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Nature & Environment Scientists Discover New Class of Solids That's Neither Crystal Nor Glass: Q-Glass

Scientists Discover New Class of Solids That's Neither Crystal Nor Glass: Q-Glass

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First Posted: Aug 09, 2013 08:53 AM EDT
Q-Glass
There may be a new category when it comes to deciding what sort of solid you're dealing with. Scientists have discovered a new branch of solids that are neither pure glass, nor crystal nor even exotic quasicrystal. The findings could give researchers a new material to work with in the future. The odd microstructure of this aluminum-iron-silicon mixture is seen in this image. (Photo : Bendersky/NIST)

There may be a new category when it comes to deciding what sort of solid you're dealing with. Scientists have discovered a new branch of solids that are neither pure glass, nor crystal nor even exotic quasicrystal. The findings could give researchers a new material to work with in the future.

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The scientists first discovered the material in small, discrete patches of a rapidly cooled mixture of aluminum, iron and silicon. A type of solid alloy, the material appeared to have none of the extended ordering of atoms found in crystals. This would, in theory, make it a glass. However, the material also had a very defined composition and grew outward from "seeds"--something that glasses certainly do not do.

Crystals fill up space with atoms or molecules in specific, fairly rigid patterns. The positions of the atoms are fixed such that if you take any section of pure crystal and slide it up, down, in, out or sideways a given distance, it will fit perfectly in the new position. Glasses, in contrast, do not have symmetry. Instead, they're a random arrangement of their components, as if you'd taken a liquid and suddenly frozen everything in place without giving the atoms a chance to get in order. This is actually how metallic glasses are made.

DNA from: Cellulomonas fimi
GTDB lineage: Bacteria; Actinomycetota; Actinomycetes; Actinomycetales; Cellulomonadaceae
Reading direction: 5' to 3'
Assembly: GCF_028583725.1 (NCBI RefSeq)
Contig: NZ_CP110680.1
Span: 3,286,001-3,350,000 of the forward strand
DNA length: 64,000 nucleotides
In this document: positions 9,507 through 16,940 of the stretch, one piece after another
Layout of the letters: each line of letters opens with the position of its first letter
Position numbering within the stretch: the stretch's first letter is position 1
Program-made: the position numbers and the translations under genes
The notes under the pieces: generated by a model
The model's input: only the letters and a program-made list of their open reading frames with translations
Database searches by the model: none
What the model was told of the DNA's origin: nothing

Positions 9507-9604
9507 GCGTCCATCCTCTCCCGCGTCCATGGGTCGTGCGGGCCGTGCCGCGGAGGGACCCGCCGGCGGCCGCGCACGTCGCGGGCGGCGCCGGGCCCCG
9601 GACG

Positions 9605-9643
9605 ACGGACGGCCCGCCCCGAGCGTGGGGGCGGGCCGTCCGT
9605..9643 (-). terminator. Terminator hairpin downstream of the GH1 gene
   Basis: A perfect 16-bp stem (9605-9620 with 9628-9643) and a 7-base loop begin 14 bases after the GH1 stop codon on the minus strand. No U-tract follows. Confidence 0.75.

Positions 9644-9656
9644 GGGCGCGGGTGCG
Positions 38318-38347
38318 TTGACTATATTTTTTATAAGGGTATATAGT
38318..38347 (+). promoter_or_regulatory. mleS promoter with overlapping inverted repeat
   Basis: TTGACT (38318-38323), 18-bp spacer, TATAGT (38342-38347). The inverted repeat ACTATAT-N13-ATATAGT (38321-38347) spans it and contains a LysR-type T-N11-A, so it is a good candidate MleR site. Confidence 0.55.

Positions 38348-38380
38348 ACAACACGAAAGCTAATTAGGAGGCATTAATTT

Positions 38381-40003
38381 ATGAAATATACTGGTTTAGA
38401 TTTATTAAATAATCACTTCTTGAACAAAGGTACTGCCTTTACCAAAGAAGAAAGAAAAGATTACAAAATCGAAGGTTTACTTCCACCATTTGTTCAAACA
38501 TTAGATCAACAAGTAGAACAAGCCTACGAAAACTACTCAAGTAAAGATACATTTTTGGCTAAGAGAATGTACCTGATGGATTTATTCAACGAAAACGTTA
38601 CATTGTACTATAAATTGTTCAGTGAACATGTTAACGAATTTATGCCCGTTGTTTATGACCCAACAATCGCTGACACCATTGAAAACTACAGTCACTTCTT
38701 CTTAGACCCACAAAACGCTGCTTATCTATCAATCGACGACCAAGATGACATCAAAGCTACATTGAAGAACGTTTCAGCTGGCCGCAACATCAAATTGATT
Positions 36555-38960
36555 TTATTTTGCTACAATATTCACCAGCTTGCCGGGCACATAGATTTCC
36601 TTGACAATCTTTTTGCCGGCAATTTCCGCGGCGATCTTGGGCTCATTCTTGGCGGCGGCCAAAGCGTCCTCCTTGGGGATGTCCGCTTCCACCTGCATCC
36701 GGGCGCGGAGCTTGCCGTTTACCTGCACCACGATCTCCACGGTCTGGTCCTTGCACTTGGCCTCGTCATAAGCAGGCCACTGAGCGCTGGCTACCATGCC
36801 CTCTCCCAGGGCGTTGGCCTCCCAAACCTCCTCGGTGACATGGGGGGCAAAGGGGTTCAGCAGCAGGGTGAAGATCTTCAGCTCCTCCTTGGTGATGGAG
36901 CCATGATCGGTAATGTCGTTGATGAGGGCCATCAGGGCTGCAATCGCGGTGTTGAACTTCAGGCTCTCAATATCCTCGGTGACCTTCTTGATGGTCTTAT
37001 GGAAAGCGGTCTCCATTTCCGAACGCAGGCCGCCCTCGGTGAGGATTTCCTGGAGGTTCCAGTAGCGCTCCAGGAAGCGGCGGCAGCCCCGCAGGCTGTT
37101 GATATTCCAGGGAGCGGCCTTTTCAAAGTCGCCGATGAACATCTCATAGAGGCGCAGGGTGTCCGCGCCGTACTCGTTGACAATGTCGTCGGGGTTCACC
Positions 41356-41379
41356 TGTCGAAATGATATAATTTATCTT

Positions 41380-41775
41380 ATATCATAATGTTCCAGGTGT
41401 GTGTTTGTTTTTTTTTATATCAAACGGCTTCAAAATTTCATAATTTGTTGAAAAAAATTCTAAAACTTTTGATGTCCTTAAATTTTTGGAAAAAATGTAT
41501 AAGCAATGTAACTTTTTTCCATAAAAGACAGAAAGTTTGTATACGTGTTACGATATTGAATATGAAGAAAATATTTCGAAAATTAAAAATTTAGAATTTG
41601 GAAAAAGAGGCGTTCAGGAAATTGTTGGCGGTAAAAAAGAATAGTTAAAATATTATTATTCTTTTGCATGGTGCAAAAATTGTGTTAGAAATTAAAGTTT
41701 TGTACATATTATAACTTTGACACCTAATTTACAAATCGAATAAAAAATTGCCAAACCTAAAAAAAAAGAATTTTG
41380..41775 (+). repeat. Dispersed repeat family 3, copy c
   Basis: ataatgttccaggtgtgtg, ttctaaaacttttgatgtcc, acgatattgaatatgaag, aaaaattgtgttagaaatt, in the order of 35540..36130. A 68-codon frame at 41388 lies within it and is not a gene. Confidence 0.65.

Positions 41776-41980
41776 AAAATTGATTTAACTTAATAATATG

The new material has been dubbed a "q-glass." It has neither rotational nor translational symmetry, just like a glass. However, its atomic arrangement is apparently not random; as the nodule grows, every atom still "knows" where to go. In addition, the new material has a strict chemical composition. Seen under a microscope, the q-glass can be seen to grow outward from a seed during cooling and exclude atoms that don't fit.

"It's rejecting atoms that aren't fitting into the structure, and if there's no structure, it's not going to be doing that," said Lyle Levine, one of the researchers, in a news release. "It's amazing. Everything you can think about this thing behaves like a crystal, except it isn't."

Of course, there's the possibility that this new material could just be a very strange crystal. "Frustration," in particular, could be occurring. This phenomenon happens when two or more incompatible crystal orders may start growing from the seeds and continually interfere with each other, destroying any long-range order. Yet there's also the fact that this could indeed be a new material.

"One exciting possibility is that the q-glass is the first example of a 3-dimensionally ordered configuration of atoms that possesses neither translational nor rotational symmetry," said Levine. "Such structures have been theorized by mathematicians, but never before observed in nature."

Currently, the scientists are conducting more studies on the material in hopes that they can glean more information about q-glass.

The findings are published in the journal Physical Review Letters.

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